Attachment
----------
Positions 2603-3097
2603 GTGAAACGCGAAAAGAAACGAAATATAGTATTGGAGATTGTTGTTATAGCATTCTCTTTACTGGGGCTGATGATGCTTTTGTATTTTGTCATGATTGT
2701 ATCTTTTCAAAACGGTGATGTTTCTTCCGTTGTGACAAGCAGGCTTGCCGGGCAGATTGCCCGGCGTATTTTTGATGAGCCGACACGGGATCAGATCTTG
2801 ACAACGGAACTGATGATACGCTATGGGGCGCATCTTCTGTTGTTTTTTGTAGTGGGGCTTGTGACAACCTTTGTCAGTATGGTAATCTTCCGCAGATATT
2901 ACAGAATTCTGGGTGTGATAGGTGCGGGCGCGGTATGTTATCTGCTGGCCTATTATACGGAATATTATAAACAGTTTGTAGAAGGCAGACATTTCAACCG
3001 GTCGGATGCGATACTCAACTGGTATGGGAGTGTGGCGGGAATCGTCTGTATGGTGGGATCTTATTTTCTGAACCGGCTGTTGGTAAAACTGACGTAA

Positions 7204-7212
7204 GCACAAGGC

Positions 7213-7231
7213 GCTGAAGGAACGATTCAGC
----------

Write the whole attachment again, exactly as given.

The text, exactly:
Positions 2603-3097
2603 GTGAAACGCGAAAAGAAACGAAATATAGTATTGGAGATTGTTGTTATAGCATTCTCTTTACTGGGGCTGATGATGCTTTTGTATTTTGTCATGATTGT
2701 ATCTTTTCAAAACGGTGATGTTTCTTCCGTTGTGACAAGCAGGCTTGCCGGGCAGATTGCCCGGCGTATTTTTGATGAGCCGACACGGGATCAGATCTTG
2801 ACAACGGAACTGATGATACGCTATGGGGCGCATCTTCTGTTGTTTTTTGTAGTGGGGCTTGTGACAACCTTTGTCAGTATGGTAATCTTCCGCAGATATT
2901 ACAGAATTCTGGGTGTGATAGGTGCGGGCGCGGTATGTTATCTGCTGGCCTATTATACGGAATATTATAAACAGTTTGTAGAAGGCAGACATTTCAACCG
3001 GTCGGATGCGATACTCAACTGGTATGGGAGTGTGGCGGGAATCGTCTGTATGGTGGGATCTTATTTTCTGAACCGGCTGTTGGTAAAACTGACGTAA

Positions 7204-7212
7204 GCACAAGGC

Positions 7213-7231
7213 GCTGAAGGAACGATTCAGC